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Subject: Best Shopping strategy? rss

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Gilad Yarnitzky
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There are so many games to buy in Essen that can be roughly put into 4 categories:
1: New 2009 productions
2: Games on sale that you want
3: Used games you want that can be even cheaper then those on sale
4: games you don't care about. the forth group is of no interest so we'll ignore it.

Taking into account that I have the following constrains
1: limited suitcase space. I might consider shipping some games using the local post office, but this will increase games costs
2: large collection which means I prefer buying games that I really want and have a higher chance of hitting the table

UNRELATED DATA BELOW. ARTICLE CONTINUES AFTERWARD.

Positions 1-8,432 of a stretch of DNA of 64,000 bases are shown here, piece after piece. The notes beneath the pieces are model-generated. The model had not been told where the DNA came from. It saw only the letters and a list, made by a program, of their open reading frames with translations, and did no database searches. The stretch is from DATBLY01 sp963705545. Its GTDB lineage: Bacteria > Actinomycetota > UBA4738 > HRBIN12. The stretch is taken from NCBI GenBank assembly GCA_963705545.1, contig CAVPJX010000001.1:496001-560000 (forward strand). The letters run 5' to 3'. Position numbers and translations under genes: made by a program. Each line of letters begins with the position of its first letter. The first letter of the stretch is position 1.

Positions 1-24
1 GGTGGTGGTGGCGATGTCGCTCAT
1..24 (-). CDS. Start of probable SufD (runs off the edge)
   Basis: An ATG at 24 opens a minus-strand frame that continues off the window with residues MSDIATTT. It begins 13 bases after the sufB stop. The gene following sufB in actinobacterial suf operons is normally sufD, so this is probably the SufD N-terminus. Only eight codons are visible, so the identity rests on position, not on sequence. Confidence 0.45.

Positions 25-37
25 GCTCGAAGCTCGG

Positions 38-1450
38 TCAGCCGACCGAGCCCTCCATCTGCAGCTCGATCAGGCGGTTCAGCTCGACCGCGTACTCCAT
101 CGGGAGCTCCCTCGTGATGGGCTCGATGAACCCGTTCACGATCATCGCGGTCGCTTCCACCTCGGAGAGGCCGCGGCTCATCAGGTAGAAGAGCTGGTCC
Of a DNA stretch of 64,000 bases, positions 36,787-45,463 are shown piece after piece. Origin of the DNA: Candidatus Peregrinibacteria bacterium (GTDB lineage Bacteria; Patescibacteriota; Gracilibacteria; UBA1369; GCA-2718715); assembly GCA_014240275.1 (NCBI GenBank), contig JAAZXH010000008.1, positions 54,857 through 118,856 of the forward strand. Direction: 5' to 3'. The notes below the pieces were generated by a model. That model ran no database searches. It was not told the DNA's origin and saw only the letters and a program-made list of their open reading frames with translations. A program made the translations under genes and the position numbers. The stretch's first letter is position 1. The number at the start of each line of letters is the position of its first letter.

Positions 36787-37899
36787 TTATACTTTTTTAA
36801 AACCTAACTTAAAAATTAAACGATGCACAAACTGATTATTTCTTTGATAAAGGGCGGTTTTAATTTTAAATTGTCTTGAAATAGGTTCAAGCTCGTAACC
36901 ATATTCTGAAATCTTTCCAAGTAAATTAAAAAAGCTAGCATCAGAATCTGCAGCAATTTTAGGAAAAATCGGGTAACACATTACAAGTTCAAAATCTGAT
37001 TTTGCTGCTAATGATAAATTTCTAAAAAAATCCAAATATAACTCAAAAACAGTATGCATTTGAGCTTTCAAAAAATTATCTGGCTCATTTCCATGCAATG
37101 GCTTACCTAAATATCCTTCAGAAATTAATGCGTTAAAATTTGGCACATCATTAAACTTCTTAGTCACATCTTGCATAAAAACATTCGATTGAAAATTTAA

3: I'll probably will buy little or no games at all in the following year after Essen. shipping costs and taxes means I'll pay for a game twice then its cost in an online store.
4: I have limited budget. so no gazillion games for me.

Should I buy new games that I test played and really liked? This means buying less games. Will the good games be left for sale on the 3rd/4th day?

Should I buy lots of cheap games that maybe not be on my wish list but I know I might enjoy? My wish list (not fully updated here on BGG) has games I want but probably will not be bought by anyone else here so games I like but other people have them and I have a chance to play I removed from my wish list. But if I can get them for low price I might want them.

Should I take the opportunity simply to increase my collection with used games for really cheap? Are used games in good condition in Essen?